Summer School in Neuroscience

5 minute read

Disclaimer

As my research has been focused exclusively in neuroscience, this entry will assume that every relationship with science, classes, lectures, laboratory and other things are embeded in the neuroscience field.

Soft Skills for the not-so-soft Scientific World

Considering the incredible ammount of abbilities and techniques that a scientist must adquire and master in order to get its degree, the time spent in the experiments, meetings, paper reading and writting, struggling with data, crying desperately for your mom and having a life, the chances that you get time to do all of the above is nearly zero.

Of course, you try to prioritize your activities. One of the first items to be left behind is learning new things outside your main research topics. Ok, we all know some genious guy or gal who does master ALL. Just ALL of the things you wanted to do, learn, study, hack, but for us, mortals trying to cope with life, dropping one or two (ok, make it 10) things is normal, and even desirable, but maybe not very convenient for your further development.

Additionaly, it has become a trend that after the Ph.D., the scientists start to look jobs outside the academia as well (check for example this article on Nature).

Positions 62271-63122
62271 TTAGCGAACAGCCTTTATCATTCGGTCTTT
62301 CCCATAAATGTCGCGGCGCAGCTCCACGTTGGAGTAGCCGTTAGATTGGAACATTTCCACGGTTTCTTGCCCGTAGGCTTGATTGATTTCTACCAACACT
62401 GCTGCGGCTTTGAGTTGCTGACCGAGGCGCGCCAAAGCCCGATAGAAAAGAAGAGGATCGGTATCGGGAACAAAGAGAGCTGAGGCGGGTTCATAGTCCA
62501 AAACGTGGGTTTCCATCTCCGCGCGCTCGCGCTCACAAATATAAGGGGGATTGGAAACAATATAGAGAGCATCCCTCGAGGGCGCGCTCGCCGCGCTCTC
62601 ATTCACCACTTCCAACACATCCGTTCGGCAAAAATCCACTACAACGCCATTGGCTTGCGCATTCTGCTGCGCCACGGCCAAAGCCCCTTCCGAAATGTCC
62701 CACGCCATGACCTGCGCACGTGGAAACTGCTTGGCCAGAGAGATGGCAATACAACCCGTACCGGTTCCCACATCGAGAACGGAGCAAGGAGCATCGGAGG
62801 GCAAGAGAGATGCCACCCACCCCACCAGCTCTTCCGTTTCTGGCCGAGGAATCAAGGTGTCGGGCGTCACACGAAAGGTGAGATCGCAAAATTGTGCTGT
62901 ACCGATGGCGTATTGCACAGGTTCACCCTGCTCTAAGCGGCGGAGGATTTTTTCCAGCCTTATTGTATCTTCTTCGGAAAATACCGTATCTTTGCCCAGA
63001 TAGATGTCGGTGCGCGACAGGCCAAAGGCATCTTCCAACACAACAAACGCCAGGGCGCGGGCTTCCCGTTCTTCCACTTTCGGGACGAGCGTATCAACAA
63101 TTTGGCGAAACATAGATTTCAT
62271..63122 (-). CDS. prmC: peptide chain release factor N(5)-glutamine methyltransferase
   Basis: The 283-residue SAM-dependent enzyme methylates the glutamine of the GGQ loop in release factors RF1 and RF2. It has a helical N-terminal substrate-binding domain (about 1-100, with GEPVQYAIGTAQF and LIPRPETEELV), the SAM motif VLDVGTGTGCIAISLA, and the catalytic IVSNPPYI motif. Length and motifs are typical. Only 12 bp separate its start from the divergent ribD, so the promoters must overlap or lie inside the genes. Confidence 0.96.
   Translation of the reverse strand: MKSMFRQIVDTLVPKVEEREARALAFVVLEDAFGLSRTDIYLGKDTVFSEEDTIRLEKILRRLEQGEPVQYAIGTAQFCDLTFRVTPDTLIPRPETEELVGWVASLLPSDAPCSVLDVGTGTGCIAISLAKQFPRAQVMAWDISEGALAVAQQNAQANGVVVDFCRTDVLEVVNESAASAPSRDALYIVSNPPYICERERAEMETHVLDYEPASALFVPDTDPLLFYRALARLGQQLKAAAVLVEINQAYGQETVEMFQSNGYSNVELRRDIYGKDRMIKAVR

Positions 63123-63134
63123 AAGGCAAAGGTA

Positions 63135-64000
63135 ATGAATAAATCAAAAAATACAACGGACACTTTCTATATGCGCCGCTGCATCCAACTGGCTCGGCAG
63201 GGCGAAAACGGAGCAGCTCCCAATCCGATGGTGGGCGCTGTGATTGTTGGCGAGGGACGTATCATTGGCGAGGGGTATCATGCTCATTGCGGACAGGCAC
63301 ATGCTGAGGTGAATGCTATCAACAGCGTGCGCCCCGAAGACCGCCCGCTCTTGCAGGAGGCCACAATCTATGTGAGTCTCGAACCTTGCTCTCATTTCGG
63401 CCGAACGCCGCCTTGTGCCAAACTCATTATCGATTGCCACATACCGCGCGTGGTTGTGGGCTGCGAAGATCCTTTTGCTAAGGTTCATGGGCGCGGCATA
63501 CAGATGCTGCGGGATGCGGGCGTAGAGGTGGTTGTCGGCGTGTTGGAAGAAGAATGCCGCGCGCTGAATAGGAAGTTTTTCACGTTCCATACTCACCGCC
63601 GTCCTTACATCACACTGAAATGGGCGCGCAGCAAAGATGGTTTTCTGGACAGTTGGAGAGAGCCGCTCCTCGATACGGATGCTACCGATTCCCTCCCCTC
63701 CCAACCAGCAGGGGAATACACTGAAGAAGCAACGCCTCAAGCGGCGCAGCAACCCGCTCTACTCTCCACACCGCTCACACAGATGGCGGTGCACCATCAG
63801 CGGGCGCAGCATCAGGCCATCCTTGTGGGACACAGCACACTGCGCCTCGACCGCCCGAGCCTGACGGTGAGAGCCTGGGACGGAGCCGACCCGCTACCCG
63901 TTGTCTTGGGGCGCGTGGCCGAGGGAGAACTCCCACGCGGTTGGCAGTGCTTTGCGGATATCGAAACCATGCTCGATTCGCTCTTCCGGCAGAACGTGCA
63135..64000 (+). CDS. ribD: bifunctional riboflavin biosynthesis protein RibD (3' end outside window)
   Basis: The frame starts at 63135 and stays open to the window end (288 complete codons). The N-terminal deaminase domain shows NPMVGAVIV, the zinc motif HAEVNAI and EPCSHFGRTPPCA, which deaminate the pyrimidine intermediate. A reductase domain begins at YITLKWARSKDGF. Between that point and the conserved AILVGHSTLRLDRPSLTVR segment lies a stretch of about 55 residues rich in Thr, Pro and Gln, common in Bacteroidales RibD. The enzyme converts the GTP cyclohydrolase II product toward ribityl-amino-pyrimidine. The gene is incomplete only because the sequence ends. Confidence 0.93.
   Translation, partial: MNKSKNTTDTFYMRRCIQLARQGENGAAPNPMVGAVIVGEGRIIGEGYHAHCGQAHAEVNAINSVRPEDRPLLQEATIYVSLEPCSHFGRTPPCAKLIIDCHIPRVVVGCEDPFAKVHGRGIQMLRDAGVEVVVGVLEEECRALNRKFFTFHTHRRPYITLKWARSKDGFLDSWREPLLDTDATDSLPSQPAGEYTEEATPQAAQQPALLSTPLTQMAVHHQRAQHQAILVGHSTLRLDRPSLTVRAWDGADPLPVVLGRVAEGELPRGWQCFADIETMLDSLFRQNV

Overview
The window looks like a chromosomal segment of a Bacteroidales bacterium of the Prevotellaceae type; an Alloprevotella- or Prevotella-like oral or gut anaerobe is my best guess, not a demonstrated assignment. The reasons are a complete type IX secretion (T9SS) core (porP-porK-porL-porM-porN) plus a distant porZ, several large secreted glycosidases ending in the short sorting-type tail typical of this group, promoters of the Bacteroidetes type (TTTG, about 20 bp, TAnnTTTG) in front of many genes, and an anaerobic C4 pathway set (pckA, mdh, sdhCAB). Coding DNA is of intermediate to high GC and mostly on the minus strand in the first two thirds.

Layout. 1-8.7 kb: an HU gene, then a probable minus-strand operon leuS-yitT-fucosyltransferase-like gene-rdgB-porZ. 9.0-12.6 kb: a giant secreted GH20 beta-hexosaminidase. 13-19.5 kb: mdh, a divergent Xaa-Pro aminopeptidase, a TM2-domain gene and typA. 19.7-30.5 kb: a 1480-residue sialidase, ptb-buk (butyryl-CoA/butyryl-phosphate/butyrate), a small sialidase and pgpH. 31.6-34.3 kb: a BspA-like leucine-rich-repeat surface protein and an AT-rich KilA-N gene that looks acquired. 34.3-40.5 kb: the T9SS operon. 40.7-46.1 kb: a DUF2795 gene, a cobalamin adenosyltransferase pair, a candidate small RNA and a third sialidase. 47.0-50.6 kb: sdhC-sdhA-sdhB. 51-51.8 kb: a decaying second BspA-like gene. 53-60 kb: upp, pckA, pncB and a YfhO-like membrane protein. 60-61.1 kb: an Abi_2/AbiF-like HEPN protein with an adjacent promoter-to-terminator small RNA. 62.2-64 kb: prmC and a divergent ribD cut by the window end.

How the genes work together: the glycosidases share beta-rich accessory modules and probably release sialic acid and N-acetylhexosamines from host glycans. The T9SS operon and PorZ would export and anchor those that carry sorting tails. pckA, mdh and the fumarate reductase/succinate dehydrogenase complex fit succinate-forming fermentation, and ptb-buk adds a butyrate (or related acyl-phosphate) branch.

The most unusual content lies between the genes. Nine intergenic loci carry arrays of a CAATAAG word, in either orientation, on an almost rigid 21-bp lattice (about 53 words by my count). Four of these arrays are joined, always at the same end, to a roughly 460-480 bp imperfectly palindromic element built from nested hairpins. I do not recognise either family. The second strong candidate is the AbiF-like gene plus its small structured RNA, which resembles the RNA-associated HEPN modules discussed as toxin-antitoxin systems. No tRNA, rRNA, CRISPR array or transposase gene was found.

So, the question rises from the obvious: What can I do to improve myself and learn new tools and techniques, but without wasting one semester and/or leave my work aside?

Summer School FTW!

The Summer Schools try, at some point, to fill that gap. They are a quite intensive experience, usually 1 month, where you not only will learn new techniques, but also have the opportunity to get along with your classmates and create strong bonds with them, develop current or future collaboration partnerships and develop your soft skills. But, how does the school accomplish this?

Most of the schools try to mix a lot of hands-on experience with theoretical lectures, where the difference among them is their main topic. So for example we have Experimental Summer Schools, Summer program in Excelence, Ethics and Survival, like the one from Marine Biological Laboratory, Summer Schools in computational techniques or Summer school in specific topics.

For example, the Transylvanian Experimental Neuroscience Summer School (TENSS) is an experimental school. Their teaching style is to put you and your classmates in an empty lab, where you have to build the equipments that you need from the scratch, with the help of your classmates and teachers. (I mean, they provide you microscopes and the big gear, but you must connect, calibrate and everything). This building process is followed by a massive ammount of theoretical lectures.

On the other hand, the Summer program in Excelence, Ethics and Survival focuses on teaching not only the science, but also gives you a lot (really, A LOT!) of techniques in developing your career as a scientist. To do that, they put a lot of talks and lectures in topics like research ethics, life/works balance, reviewing papers, funding and other not-so-scientific-but-freaking-helpful topics.

Computational tools for the XXI Century Scientist